At the time plaintiff acquired KPHO-TV, it knew that the freeze would end shortly; that four commercial stations were allocated to the Phoenix area; that other stations would come on the air in a matter of months; and that there were several applicants for the remaining stations, one of whom had close ties with NBC while another not only had close ties with CBS, but also owned the CBS radio affiliate in Phoenix as well. Plaintiff was of the opinion that if the applicant having close ties with NBC was successful in obtaining a television license, he would probably get the NBC affiliation. It expected, however, that it would retain the CBS affiliation in Phoenix even in the event the owner of the CBS radio affiliate (or anyone else) obtained a television license — which expectation was based on the following considerations: (a) plaintiff's television station in Syracuse was already a CBS affiliate and plaintiff was thus developing rather close day-to-day contacts as a broadcaster with CBS; (b) among the factors which the networks considered in selecting a television affiliate was the broadcaster's experience and history in the broadcasting field; and (c) CBS gave plaintiff no indication that it might transfer affiliation to the owner of its radio affiliate in Phoenix in the event he obtain a television license. On April 29, 1953, CBS entered into a standard two-year affiliation agreement with KPHO-TV starting June 15, 1953. The situation in short is that plaintiff purchased KPHO-TV recognizing that it would lose some of its television network affiliation contracts as more stations entered the market, but expecting that either NBC or more likely CBS would be retained on a rather permanent basis and with confidence that, at worst, ABC would be retained. Indeed, in negotiating the $1,500,000 purchase price for the assets of KPHO-TV and KPHO-AM, plaintiff's witnesses testified it gave primary consideration to reasonably anticipated revenues, operating expenses, and operating profits, all of which assumed the continuation of a CBS or NBC television affiliation.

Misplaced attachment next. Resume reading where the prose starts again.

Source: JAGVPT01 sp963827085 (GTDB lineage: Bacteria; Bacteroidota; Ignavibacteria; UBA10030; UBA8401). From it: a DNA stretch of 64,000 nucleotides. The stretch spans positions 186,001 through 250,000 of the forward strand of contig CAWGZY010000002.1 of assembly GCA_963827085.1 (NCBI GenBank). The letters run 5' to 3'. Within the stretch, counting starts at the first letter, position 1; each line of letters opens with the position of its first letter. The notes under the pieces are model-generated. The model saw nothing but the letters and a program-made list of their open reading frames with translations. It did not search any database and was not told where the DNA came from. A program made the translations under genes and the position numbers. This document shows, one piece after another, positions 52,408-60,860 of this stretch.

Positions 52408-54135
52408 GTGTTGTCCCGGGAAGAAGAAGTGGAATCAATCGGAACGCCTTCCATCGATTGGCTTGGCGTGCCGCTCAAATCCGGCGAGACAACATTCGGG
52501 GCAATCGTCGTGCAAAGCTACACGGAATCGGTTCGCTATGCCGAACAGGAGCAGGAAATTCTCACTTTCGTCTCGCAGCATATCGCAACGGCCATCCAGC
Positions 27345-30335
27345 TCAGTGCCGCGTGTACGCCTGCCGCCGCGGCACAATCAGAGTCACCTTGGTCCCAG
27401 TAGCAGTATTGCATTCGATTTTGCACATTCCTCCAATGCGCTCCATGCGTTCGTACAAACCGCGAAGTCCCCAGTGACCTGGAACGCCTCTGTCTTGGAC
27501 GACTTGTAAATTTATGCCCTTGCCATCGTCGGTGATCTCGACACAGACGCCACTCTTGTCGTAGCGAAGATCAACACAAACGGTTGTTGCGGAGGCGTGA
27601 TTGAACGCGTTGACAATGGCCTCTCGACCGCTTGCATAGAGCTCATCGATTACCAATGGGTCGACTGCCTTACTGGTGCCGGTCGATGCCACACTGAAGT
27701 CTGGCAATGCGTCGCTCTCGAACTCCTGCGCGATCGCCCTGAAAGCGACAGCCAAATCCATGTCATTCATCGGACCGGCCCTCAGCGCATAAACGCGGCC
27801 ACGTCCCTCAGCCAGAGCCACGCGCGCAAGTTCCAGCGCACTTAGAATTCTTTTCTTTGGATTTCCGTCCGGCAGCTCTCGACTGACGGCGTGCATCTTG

The fact that KPHO-TV was the only television station in operation in the Phoenix-Mesa area at the time of the acquisition was of significance or value to plaintiff in that plaintiff as a result succeeded to valuable business relationships with each of the television networks and thereby improved its chances of retaining at least one of its network affiliations. Other than that, plaintiff placed no significance upon KPHO-TV's monopoly position in Phoenix at the time of acquisition since it knew that the freeze would be lifted shortly and that other stations would come on the air in Phoenix in a matter of months. Actually, from its knowledge of the industry and experience elsewhere, plaintiff looked forward to and welcomed other stations in order to better develop the market which was fully capable of supporting additional stations.